If ever there was a player that gives you hope for second or third year players making a leap it’s Ryan. It’s not even possible for Ryan to replicate his 2015 to 2016 leap in the 2017 season because his grade would be past the limit of 100. That’s saying a lot considering his grade was average (in the 70’s).

As the most improved player on the team, and as the guy with potentially the most promise, I think Jake Ryan is deserving of a lot more credit than he gets.

3. Dean Lowry

Dean Lowry flying under the radar is understandable. Not acceptable but understandable. First, Lowry isn’t playing a premium position. Case in point, Kyler Fackrell was drafted the same year, 1 round earlier, graded slightly worse and played 39 less snaps. How many times have you heard Fackrell brought up? Fackrell is a pass rusher which is not only a premier position, it’s a flashy position, and a position of need. Defensive interior is none of those things.

A second(ish) reason is Kenny Clark. If we want to talk about players making a jump in year two along the defensive line, everyone’s mind immediately goes to first round draft pick Kenny Clark. There’s nothing wrong with that. Clark played 200 more snaps, was the second highest grade on the line behind Mike Daniels, and clearly has the most upside. Still, the difference in grade between Lowry and Clark is negligible.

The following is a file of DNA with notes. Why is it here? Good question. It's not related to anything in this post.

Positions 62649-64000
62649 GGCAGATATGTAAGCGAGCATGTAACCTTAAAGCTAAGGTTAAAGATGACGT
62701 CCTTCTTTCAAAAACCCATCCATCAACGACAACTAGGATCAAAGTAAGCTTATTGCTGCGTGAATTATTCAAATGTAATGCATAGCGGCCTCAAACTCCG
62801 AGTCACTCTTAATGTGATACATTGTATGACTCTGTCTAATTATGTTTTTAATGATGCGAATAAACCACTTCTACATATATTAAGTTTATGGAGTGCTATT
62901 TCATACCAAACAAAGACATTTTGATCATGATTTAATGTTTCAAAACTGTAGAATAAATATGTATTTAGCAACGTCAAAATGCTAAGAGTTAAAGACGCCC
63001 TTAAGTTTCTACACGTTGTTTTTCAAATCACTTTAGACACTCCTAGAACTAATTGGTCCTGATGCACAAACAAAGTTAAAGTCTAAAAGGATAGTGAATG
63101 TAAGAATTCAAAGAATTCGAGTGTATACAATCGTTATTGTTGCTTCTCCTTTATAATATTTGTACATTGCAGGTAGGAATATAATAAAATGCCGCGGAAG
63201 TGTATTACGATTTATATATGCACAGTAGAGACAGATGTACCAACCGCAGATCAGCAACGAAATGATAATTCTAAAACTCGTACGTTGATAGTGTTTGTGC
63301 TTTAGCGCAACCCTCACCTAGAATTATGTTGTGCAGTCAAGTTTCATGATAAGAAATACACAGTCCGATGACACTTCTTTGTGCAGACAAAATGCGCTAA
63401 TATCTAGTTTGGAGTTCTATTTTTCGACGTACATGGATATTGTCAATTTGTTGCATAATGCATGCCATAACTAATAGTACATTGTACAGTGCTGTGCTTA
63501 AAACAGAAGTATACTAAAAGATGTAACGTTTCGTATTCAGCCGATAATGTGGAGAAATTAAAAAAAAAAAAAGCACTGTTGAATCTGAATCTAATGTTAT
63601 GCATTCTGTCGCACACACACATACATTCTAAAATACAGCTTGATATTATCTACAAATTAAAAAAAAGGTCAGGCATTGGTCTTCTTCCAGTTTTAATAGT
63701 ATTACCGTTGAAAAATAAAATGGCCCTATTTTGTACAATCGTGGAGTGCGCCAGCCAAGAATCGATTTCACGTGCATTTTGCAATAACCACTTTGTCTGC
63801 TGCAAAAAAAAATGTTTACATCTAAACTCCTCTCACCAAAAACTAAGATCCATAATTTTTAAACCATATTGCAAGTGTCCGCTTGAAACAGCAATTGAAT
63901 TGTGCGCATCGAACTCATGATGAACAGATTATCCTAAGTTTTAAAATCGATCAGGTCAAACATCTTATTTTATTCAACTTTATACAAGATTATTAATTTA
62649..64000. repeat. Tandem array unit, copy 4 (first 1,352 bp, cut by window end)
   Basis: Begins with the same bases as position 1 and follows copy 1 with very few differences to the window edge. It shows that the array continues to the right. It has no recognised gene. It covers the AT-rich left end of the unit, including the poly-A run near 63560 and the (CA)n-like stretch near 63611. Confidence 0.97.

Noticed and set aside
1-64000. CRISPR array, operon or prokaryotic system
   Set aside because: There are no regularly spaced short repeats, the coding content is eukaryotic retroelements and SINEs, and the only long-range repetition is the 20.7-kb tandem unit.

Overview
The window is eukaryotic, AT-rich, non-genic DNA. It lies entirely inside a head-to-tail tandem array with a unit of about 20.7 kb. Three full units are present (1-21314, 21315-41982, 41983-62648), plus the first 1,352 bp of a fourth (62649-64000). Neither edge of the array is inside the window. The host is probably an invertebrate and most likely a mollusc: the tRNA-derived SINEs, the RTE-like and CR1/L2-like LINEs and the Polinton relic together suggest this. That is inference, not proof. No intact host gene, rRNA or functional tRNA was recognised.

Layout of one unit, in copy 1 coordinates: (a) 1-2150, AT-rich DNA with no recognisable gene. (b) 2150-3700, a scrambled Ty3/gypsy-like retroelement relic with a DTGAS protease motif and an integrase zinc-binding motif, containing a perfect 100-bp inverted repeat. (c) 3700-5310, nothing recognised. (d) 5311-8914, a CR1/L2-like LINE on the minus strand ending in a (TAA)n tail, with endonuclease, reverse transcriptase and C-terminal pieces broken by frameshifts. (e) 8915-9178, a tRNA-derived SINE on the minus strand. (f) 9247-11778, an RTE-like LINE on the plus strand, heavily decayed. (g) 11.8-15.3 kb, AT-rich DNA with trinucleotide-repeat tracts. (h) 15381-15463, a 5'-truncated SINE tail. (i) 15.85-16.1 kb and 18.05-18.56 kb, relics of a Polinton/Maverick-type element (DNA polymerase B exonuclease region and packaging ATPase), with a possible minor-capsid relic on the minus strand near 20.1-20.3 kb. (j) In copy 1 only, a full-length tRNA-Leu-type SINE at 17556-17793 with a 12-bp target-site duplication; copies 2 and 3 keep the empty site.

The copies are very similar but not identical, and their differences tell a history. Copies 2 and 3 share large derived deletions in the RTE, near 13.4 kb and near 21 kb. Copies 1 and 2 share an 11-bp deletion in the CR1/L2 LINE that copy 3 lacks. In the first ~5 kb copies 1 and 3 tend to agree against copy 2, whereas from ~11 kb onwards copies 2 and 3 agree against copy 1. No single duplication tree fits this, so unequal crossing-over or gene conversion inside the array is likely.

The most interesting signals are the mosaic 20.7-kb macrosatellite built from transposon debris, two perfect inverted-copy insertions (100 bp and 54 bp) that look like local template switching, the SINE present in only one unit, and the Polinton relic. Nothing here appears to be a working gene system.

A 6’6 guy playing on the defensive line that got more and more playing time as the year went on grading nearly as well as the first round draft pick is, to me, worth some attention. Dean gets none.

2. Christian Ringo

The case for Ringo is nearly identical to the case for Lowry. Ringo is a defensive lineman that was drafted by the Packers in the 6th round of the 2015 draft. Immediate I began to like him because of his similarity to Packers skull crusher, Mike Daniels. Ringo is a powerful man that fell to the 6th round due to his lack of height and length.

Ringo didn’t get any playing time in 2015 (I don’t believe), but played 77 snaps in 2016. In that limited role, Ringo was given an average grade but was the 4th best defensive lineman beating out Letroy Guion and Brian Price.